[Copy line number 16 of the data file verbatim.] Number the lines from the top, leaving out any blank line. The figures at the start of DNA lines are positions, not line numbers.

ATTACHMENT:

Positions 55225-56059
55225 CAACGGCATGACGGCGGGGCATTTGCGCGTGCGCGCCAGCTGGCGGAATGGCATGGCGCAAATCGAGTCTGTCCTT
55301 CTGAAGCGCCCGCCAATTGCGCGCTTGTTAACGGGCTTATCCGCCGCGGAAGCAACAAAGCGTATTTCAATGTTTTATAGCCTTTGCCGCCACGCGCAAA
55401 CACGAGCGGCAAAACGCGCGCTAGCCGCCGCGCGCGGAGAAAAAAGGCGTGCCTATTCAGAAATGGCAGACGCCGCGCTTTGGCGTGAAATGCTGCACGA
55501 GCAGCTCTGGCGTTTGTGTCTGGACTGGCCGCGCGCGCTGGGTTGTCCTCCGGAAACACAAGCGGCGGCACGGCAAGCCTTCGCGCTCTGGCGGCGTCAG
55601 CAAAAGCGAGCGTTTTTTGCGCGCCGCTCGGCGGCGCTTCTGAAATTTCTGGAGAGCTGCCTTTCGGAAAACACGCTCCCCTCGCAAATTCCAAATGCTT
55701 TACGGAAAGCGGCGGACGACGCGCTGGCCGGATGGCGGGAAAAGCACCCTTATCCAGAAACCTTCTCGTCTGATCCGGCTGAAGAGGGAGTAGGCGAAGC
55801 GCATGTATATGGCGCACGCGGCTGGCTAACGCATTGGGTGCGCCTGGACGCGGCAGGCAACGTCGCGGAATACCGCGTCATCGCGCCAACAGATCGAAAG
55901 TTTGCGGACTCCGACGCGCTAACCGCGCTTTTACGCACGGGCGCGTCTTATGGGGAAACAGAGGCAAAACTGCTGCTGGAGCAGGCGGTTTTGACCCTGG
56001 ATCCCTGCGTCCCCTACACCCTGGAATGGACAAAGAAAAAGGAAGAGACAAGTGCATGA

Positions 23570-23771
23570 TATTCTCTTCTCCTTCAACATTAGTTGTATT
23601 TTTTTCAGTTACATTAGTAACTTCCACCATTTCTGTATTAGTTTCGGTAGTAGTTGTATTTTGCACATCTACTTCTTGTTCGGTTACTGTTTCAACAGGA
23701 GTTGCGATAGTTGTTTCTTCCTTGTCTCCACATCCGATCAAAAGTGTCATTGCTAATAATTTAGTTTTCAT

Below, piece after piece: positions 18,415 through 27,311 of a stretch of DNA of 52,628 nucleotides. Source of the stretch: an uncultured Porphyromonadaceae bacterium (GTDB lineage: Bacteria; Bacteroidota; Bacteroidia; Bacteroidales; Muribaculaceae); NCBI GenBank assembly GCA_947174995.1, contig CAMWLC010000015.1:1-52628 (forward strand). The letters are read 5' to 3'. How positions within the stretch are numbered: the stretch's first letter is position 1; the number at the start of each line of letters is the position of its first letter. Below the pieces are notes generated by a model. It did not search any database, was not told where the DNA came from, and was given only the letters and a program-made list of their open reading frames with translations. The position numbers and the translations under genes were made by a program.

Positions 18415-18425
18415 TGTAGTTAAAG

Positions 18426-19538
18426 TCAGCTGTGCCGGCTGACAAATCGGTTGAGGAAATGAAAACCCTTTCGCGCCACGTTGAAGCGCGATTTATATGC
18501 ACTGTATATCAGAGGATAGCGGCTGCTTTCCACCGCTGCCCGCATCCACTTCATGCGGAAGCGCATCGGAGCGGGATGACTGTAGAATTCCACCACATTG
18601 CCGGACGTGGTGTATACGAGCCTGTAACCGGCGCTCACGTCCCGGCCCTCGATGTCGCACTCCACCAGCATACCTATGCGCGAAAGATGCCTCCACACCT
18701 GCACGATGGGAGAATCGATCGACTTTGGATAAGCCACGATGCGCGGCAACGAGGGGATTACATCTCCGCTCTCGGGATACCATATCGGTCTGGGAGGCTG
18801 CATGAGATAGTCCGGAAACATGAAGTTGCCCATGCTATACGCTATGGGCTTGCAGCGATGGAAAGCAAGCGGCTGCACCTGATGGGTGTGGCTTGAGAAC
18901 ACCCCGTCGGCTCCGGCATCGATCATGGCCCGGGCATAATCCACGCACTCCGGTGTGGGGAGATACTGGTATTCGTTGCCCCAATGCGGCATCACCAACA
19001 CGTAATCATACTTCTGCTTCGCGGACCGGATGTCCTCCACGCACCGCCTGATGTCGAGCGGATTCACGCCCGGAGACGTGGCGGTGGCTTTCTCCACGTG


Positions 18415-18425